He's had a few big moments since his return, but he's wallowed in a nebulous uncertainty for the last couple of months, seemingly waiting for the right opportunity to charge back to the top. The decision to keep his demon side holstered during this window has been the right call, and with an opportunity to go up against the supernaturally inspired Bray Wyatt standing in front of him, the time for the demon to return seems to finally be upon us.
After a lengthy promo from Wyatt on Monday night that ran down Balor's goody-two-shoes persona and the positivity of the "Balor Club", the lights went out and a familiar heartbeat sound pulsed through the arena. That, along with flashing red lights -- a key differentiation from Balor's standard entrance -- ended with Balor standing in the middle of the ring, back to Wyatt. He'd get the upper hand with a single kick, and with the latest of a series of intense over-the-top attacks, it seems the demon is taking hold of Balor -- and not a moment too soon.
Rollins and Ambrose fall to Cesaro and Sheamus -- together
The will they/won't they going on between Seth Rollins and Dean Ambrose has been as nuanced as anything going down on Raw in recent weeks. Ambrose's apprehension of diving back into his Shield partnership with Rollins is a natural human reaction, and even as both Rollins and fans in general push for the reunion, he can't let himself fall for it again.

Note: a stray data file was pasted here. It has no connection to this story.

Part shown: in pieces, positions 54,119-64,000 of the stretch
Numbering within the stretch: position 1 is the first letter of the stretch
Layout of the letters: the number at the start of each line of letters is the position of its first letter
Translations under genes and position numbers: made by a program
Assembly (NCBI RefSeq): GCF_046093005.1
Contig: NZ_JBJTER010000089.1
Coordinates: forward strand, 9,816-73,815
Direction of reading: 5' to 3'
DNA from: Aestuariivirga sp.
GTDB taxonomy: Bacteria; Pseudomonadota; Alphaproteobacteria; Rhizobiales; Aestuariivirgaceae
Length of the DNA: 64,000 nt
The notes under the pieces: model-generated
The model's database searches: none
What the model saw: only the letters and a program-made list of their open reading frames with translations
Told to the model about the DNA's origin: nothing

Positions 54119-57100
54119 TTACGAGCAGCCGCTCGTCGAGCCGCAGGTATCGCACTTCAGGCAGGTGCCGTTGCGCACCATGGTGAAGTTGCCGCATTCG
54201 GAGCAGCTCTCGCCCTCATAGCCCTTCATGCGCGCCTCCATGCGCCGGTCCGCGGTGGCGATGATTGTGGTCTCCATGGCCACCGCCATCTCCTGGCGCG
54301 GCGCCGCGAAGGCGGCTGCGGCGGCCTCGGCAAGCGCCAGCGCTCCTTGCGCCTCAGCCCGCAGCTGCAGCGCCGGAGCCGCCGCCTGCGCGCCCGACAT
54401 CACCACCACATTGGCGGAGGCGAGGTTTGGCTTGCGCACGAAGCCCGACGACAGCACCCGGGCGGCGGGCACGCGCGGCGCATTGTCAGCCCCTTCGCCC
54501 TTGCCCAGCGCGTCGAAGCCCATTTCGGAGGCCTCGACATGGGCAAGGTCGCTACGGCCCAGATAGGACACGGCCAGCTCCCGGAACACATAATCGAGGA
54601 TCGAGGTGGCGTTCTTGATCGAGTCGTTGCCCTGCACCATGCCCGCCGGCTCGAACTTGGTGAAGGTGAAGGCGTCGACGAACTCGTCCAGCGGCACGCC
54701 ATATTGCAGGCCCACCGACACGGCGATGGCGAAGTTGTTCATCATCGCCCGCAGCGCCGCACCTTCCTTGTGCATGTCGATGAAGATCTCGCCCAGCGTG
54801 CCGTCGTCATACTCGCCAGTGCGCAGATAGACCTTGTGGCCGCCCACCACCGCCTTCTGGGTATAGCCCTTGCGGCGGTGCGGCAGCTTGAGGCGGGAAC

After a backstage segment with Rollins, Ambrose and Renee Young went sour, Sheamus and Cesaro mocked Rollins and his struggle to recreate the magic with Ambrose. Rollins challenged Sheamus to a match later in the night, which he won with a roll-up, but the Raw tag team champions took the opportunity to extract a pound of flesh from Rollins in retribution.
Ambrose stayed away at first, but when Sheamus and Cesaro went back for seconds, he ran out and absorbed the abuse, getting hit with both a Neutralizer and a Brogue Kick for his troubles. In a final moment backstage, the paranoid, conspiracy-minded Ambrose accused Rollins of setting the whole situation up to garner sympathy and force Ambrose to come to his aid (or risk looking too calloused for sitting on his hands). This seems to be pointing towards a tag team title challenge at SummerSlam, and the way things are going, the odd couple dynamic could easily carry on for some time.
Big Cass/Big Show/Enzo Amore continues to get bogged down with no end in sight
When Big Cass laid out both Big Show and Enzo Amore in the middle of the ring, it seemed he might get a clean break from this whole situation, but alas, it was not meant to be. All three men are now bogged down in this situation, and with Amore causing a DQ to wrap up the Big Show versus Cass match that inexplicably found its way into the show's main event slot, it's clear we're getting another chapter at SummerSlam.